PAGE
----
8:04 a.m. I use my key card to enter the side door of the building where I work. The door opens directly into a stairwell I climb to reach the second floor. But something is different today. A black backpack lies abandoned on the floor beside the steps. The stairwell can only be accessed by someone with a key card. That means one of my co-workers left the backpack here. Why? Maybe someone forgot his lunch box (given the appearance of the backpack, I assume its owner is male). He’ll be back in a minute.
8:27 a.m. I sit at my desk, filing reports. Wasn’t the bomb at the Boston Marathon hidden in a backpack? What if there’s a bomb in the backpack I saw? If this bag was abandoned in a public space, the police dogs would already be sniffing for explosives. If there's an explosion, I will be responsible because I saw the backpack but didn’t say anything. But whom should I tell? My building doesn’t have security guards.There’s a 99.9% chance calling the police would end in embarrassment for me. I will keep my mouth shut because there’s a 99.9% chance I’m completely paranoid.
8:40 a.m. My desk is thirty feet from the stairwell. If the bomb explodes, there’s 100% chance I will be a casualty. The press will scour my Facebook page for an appropriate photo to show on the evening news. Is there anything on Facebook that will embarrass me? I should check on that.
9:12 a.m. My coworkers are nice enough. Most are introverts. None of them look capable of workplace violence. But isn’t that what friends and co-workers always say about the perpetrator? “I never thought he’d be violent. He was always quiet and nice…”
9:34 a.m. Why didn't the backpack owner take it to his cubicle? Isn’t he worried it will be stolen? That security voice at the airport is always announcing, “Never leave your bags unattended.”
10:06 a.m. The backpack is probably gone by now. I am blowing this out of proportion. The pun makes me laugh…and then I feel guilty.
12:30 p.m. When I enter the stairwell at lunchtime, the backpack lies in the exact position it was this morning. I text my sister: “An unclaimed black backpack stuffed with something has been sitting in the stairwell at work for the last 4.5 hours. I guess it’s a sign of the times that this worries me…” She asks me if I’m tempted to take a closer look. I respond: “That thought has definitely crossed my mind. But what if I get my fingerprints on it and am later incriminated?”
12:37 p.m. I text my sister: “If my building blows up with me in it, release my texts to the media and start some sort of crusading campaign in my honor. <wink>" She thinks I’m hilarious...and also paranoid.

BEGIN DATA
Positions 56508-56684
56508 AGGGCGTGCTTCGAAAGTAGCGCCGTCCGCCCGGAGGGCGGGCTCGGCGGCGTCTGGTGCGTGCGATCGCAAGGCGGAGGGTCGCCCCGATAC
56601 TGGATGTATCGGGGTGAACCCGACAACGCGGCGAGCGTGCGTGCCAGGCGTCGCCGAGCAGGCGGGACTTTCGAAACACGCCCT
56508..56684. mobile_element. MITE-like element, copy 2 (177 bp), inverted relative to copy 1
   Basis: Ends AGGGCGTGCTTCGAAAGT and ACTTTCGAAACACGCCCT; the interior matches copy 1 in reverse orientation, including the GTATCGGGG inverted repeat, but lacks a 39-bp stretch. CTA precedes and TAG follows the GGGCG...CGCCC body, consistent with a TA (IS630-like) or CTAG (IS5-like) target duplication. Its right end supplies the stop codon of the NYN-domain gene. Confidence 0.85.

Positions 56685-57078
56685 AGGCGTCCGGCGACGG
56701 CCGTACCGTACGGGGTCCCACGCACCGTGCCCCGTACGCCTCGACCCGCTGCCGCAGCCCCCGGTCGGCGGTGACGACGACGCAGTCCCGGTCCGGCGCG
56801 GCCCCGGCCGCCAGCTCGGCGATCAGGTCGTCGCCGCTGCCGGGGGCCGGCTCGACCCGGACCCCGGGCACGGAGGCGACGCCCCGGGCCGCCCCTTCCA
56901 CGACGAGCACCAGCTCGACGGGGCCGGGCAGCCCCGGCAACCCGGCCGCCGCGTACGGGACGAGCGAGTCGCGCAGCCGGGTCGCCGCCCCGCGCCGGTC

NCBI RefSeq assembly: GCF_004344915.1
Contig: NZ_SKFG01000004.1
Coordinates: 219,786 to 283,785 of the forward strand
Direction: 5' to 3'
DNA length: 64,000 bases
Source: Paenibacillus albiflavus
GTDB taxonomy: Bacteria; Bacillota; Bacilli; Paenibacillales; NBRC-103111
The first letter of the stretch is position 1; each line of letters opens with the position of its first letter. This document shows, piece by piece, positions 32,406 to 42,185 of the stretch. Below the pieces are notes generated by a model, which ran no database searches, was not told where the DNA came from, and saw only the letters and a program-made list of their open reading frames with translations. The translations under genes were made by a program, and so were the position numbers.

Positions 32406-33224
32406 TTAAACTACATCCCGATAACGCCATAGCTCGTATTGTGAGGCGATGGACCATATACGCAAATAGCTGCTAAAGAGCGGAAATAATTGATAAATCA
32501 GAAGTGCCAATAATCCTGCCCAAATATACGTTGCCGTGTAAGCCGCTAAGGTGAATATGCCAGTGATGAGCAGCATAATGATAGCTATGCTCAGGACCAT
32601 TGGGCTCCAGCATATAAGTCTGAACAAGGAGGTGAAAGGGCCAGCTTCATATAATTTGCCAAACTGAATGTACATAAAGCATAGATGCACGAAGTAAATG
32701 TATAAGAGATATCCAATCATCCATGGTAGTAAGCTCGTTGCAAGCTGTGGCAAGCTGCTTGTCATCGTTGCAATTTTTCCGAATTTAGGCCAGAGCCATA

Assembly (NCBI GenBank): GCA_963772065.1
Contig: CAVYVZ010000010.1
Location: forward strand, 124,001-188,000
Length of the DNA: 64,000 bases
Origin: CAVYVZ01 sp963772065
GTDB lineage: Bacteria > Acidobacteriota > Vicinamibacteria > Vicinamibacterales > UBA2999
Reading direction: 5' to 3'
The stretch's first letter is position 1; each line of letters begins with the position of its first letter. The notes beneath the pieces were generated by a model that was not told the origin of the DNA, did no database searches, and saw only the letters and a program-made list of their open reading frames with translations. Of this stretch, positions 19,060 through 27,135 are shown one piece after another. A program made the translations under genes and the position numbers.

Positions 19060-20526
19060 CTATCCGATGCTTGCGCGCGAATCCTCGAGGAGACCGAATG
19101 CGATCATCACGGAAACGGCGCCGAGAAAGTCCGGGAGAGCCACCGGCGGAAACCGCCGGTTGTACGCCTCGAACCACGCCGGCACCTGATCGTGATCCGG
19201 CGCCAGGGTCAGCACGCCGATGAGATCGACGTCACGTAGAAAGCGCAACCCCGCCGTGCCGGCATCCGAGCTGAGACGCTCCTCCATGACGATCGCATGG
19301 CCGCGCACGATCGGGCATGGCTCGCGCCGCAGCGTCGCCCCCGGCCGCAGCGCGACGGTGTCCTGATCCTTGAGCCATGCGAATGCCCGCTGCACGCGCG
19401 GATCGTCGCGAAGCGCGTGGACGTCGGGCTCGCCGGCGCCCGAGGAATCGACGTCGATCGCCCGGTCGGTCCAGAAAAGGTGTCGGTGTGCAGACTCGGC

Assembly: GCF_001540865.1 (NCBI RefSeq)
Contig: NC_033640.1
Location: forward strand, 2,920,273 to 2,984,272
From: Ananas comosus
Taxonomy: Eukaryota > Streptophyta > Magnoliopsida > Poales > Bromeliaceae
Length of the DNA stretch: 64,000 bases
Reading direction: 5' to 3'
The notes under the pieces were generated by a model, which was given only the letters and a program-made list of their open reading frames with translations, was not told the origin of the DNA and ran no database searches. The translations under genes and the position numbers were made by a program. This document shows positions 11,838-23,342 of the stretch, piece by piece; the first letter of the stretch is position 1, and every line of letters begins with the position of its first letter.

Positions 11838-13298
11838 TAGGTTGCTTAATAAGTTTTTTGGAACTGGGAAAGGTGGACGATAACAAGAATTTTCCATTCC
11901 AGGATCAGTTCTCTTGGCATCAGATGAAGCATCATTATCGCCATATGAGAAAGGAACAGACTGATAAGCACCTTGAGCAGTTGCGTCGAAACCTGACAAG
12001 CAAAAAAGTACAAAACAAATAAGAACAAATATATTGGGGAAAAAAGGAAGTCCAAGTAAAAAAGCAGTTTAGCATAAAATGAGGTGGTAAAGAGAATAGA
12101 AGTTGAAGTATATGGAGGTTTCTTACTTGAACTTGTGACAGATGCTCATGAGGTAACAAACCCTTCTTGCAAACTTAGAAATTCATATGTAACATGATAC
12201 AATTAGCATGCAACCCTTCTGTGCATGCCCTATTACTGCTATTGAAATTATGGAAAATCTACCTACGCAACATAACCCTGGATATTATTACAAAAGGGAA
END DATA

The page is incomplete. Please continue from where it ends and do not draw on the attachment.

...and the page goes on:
1:00 p.m. The backpack is still here. I touch it with my shoe. The bag is squishy and light. I bet there are clothes inside. I notice a bicycle lock on a baluster. Someone must ride a bike to work and store it here. Maybe the backpack contains the bike owner's cycling clothes. But why would the backpack be here when there is no bike? Maybe the bike lock and backpack belong to different people. There’s supposed to be a gym on the first floor of the building. Maybe the backpack contains gym clothes. But why didn’t the owner store the backpack in a locker?
1:08 p.m. I realize I only have access to what looks like half of my building. There’s another section I have no idea how to get to. Might some secret organization operate there? CIA? ISIS? S.H.I.E.L.D.? Okay, I’m pretty sure S.H.I.E.L.D. is fictional. But given the degree to which Marvel has taken over popular media, I can’t be positive.
1:16 p.m. I have drunk too much caffeine today. That's why I think a fictional intelligence agency is in my building. I stifle my giggles. If I’m not careful, my co-workers might believe I’m crazy and pose a threat to their safety.
1:33 p.m. I cannot stop thinking about that backpack. I no longer believe it’s a bomb, but now I’m dreadfully curious about what’s inside of it, who left it, and why. It defies explanation.
3:45 p.m. What will I do if the backpack is still here when I leave?
4:32 p.m. I put on my coat and head out the door. My palms are sweaty with anticipation. I reach the bottom of the stairwell. The backpack is still there. If it’s going to explode, it will be after I’m gone. It’s a good thing I didn’t call the police. I never would have lived that fiasco down.
4:50 p.m. I’m home and it’s the weekend. I will never solve the backpack mystery. Silly me. I'm so paranoid. I blow everything out of proportion.